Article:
Cover: An evaluation of the first phase of Q

An evaluation of the first phase of Q

Engaging the founding cohort in a co-designed approach to health care improvement

Published May 9, 2016

by Bryn Garrod, Josephine Exley, Emma Harte, Celine Miani, Jennifer Newbould, Catherine L. Saunders, Tom Ling

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Research Questions

  1. How did Q evolve during the first year of the initiative?
  2. How could the design process be improved?
  3. Who was selected for Q, what did they learn, how did the network function, were there any unintended consequences, and how did Q meet expectations?
  4. How effective was the recruitment process?
  5. What different roles, barriers and links to other initiatives emerged?
  6. How valid was the theory of change and how likely is Q to be effective at executing it?
  7. How could Q be designed and implemented following the first year?
  8. How could Q be monitored and evaluated following the first year?


Q is an initiative, led by the Health Foundation and supported by NHS England, designed to connect people skilled in quality improvement across the UK. The Q founding cohort comprised 231 members who attended three two-day 'design events'. We carried out an independent, embedded evaluation of the first phase of Q, to look at both the success of the design process and the potential for success for Q, while providing continuous findings to the Q project team.


The evaluation used a multi-method approach, including a social network analysis and a novel method that we have called 'citizen ethnography'. Evaluation team members attended fortnightly project team meetings and design events.


Q founding cohort members came from a variety of backgrounds. The size of the founding cohort caused difficulties with the co-design of Q. At the end of the year, members were much more connected with each other. Less progress was made with the design of Q than might have been possible, but members were enthusiastic about Q's potential success and determined to help it achieve its goals.


Q is a promising approach to a critical problem currently facing health and care in the UK. The first phase was successful in building good will and loyalty amongst the founding cohort. Q's success depends on individual components that the Q project team and founding cohort have designed in outline but whose details are still being fleshed out. Q remains unproven but has the potential to bring significant benefits.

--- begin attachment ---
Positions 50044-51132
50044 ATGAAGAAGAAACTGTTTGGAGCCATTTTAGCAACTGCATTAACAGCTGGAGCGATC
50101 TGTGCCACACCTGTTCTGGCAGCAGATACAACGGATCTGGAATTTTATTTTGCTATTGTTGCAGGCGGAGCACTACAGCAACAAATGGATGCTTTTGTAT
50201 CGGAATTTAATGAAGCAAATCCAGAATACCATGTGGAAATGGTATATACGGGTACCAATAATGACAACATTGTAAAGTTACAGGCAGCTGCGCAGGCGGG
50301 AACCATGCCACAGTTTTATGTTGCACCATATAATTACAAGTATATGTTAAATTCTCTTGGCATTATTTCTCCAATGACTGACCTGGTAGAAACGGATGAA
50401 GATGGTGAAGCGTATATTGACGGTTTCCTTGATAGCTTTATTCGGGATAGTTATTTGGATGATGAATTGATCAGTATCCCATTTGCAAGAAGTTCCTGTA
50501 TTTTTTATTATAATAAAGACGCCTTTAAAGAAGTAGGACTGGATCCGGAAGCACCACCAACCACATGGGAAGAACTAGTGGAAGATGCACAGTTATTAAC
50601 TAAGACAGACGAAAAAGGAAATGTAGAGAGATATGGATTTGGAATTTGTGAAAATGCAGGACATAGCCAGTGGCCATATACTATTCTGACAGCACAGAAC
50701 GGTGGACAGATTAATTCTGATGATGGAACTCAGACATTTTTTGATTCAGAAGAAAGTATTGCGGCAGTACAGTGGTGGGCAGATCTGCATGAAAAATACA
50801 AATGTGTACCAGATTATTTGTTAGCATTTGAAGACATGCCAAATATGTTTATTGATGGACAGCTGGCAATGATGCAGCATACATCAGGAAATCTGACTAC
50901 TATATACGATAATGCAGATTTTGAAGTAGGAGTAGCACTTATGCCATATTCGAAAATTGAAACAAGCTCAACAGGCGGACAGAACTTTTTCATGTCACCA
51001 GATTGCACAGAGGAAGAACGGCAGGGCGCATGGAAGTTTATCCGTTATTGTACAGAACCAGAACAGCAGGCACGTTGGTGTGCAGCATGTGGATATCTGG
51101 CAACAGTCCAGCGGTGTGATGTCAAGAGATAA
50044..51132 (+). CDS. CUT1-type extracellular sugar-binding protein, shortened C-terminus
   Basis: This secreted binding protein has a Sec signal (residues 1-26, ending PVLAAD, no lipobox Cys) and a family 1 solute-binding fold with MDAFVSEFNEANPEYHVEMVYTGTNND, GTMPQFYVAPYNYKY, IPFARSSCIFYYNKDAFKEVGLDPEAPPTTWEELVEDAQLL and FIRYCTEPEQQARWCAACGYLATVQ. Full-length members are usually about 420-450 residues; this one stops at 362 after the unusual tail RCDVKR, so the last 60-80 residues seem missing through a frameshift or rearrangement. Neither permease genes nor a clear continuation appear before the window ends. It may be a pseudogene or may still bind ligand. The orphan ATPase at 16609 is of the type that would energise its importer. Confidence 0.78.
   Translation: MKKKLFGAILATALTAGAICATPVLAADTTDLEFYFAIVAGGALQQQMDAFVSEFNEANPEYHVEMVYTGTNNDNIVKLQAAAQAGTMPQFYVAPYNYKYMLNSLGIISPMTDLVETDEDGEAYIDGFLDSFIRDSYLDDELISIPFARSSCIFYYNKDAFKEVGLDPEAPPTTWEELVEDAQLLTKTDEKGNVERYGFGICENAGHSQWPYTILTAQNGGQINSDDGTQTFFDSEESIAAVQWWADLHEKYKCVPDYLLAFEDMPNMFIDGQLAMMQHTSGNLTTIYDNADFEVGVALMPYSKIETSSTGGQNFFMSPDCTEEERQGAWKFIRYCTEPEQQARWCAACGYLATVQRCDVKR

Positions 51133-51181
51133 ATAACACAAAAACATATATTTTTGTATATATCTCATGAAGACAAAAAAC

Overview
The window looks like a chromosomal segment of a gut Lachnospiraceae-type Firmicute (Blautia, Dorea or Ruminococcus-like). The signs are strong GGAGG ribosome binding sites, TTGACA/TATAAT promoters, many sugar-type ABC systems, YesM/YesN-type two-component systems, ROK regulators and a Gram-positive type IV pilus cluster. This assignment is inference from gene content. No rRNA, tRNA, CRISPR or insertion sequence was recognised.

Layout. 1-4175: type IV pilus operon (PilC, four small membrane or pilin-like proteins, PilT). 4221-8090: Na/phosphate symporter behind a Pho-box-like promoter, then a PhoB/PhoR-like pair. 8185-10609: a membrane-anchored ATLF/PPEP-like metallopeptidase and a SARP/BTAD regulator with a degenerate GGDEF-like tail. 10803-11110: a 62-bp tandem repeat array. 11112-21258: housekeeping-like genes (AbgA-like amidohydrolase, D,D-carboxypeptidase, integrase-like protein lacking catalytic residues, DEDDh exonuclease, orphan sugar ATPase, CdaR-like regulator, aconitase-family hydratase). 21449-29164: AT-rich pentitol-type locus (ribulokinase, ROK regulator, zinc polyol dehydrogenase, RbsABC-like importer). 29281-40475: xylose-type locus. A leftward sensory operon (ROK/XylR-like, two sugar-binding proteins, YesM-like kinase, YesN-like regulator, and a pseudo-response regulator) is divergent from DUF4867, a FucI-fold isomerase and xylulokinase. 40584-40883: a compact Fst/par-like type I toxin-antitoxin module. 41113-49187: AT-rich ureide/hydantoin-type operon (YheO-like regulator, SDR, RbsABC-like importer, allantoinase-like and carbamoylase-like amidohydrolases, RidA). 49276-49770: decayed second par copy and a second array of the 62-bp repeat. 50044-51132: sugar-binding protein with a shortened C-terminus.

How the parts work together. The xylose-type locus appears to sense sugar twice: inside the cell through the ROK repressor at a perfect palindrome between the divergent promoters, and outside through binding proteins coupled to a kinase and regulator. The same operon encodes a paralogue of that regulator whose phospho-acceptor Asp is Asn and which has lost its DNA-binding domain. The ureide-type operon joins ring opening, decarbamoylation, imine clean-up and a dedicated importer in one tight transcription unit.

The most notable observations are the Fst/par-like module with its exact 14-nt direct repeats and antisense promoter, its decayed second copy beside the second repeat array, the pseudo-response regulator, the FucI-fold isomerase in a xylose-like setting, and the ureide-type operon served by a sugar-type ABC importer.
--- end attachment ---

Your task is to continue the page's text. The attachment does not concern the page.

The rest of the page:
Key Findings


Q members reported a range of views on what quality improvement is, what the barriers to its effectiveness are, and what they expect from Q.

Members conceptualised quality improvement as a spectrum from a mind set to a discipline in its own right. Members reported that they face significant barriers in implementing quality improvement, principally lack of time and financial constraints. Interviewees were optimistic that there was benefit to be gained from the creation of a national initiative.

Implementation of a co-design process

The size of the founding cohort made co-design challenging but catalysed member buy-in.

The large size of the cohort limited the extent to which all members could engage in the co-design process. Members felt that the events were well organised and that the products and brand were of high quality. The levels of commitment and loyalty expressed by most Q members interviewed at the end of the process were high.

Mechanisms of change

Q has connected founding cohort members.

Members provided a multitude of positive examples of the beneficial impact that participating in the Q founding cohort had had on the 'connecting' and 'developing' strands of the central part of the theory of change.


Q is a promising but unproven initiative.

Q founding cohort members and project team members agreed that Q did not make as much progress during the first phase as might have been hoped. The vast majority of interviewees stated that they would like to remain involved with Q in some capacity.


Next phase of Q:

  • Focus early on bringing substance to Q's features.
  • Make clear the relationship between leadership and membership.
  • Avoid confusion over the recruitment strategy for members.
  • Stick with the current theory of change for now.
  • Harness diversity through a shared core of values supporting a wide variety of activities.
  • Transition from a formative to a summative evaluation.

Future initiatives similar to Q:

  • Be clear about the founding cohort's role and recruit accordingly.
  • Ensure that events and activities fit within an overall vision.
  • Make sure that accountability and processes for decisionmaking are clear.
  • Maintain the strengths of Q.

Research conducted by

The research described in this report was prepared for the Health Foundation and conducted by RAND Europe.

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